|(a) Hopefully not me as division chair and (b) not on the cover of the book, The Parables after Jesus|
The semester is over, so I am back working full-time on my writing projects. I have agreed to become Humanities division chair, so I have had to jettison (or, hopefully, postpone) some of my planned projects. Right now, though, I have finished a book review of The Many Faces of Christ: Portraying the Holy in the East and West, 300 to 1300 by Michele Bacci for the journal, Museum Anthropology. I have another review to write for the Review of Biblical Literature, but right now I am working on an article, "The Parables in the Visual Arts" for the Encyclopedia of the Bible and its Reception (EBR). I am still waiting to hear back from the publisher about the next book project, but in the meantime I have some editing to do for another volume.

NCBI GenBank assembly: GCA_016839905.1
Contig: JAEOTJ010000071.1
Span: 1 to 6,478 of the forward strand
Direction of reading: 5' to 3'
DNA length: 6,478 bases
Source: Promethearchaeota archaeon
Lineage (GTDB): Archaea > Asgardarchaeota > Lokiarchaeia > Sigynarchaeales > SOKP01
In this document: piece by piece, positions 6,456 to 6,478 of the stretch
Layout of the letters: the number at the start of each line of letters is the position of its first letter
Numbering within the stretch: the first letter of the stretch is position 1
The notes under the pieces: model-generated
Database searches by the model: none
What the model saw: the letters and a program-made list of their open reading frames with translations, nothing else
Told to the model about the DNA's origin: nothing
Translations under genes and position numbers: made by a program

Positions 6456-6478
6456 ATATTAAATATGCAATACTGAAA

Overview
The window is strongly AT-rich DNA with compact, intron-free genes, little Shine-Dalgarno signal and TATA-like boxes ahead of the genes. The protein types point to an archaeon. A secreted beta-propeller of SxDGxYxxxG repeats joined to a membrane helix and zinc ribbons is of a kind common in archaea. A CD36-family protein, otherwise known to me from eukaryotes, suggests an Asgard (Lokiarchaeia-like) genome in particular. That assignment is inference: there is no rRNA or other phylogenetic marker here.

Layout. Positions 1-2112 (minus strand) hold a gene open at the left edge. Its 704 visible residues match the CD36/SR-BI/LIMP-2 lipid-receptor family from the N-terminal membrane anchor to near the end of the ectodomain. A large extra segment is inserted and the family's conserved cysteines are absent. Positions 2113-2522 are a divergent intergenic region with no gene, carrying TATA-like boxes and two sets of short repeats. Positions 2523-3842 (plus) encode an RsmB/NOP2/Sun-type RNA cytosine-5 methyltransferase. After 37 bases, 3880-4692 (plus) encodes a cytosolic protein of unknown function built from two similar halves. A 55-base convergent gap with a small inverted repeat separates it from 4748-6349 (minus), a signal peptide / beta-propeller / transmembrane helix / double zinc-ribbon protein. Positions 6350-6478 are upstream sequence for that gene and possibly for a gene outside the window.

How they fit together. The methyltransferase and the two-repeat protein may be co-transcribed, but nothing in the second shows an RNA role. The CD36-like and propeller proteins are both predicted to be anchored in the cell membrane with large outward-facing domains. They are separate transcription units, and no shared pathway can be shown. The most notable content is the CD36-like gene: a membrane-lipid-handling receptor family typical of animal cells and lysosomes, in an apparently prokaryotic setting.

Around the end of May, I will receive the second copy-edited and proofread manuscript for this book, The Parables after Jesus. In the meantime, I am working on obtaining (and getting copyright permissions for) the final three digital images for the book: Two images from the Rossano Gospels and one image from Domenico Fetti (The Parable of the Lost Coin/Drachma).
Even more exciting is that a few weeks ago, Baker Academic sent me a pdf of the book cover: It is stunning. Unfortunately, I cannot share it on this blog until July, so stay tuned. The cover is blue--my third book in a row with a blue cover--and it incorporates a painting of a parable by a major French artist.
As I mentioned earlier, the full title of the book is: The Parables after Jesus: Their Imaginative Receptions across Two Millennia.
Oh, and the painting at the top is The Parable of the Blind leading the Blind, by Pieter Bruegel the Elder (1568). It is found in the Museo Nazionale di Capodimonte, Napoli.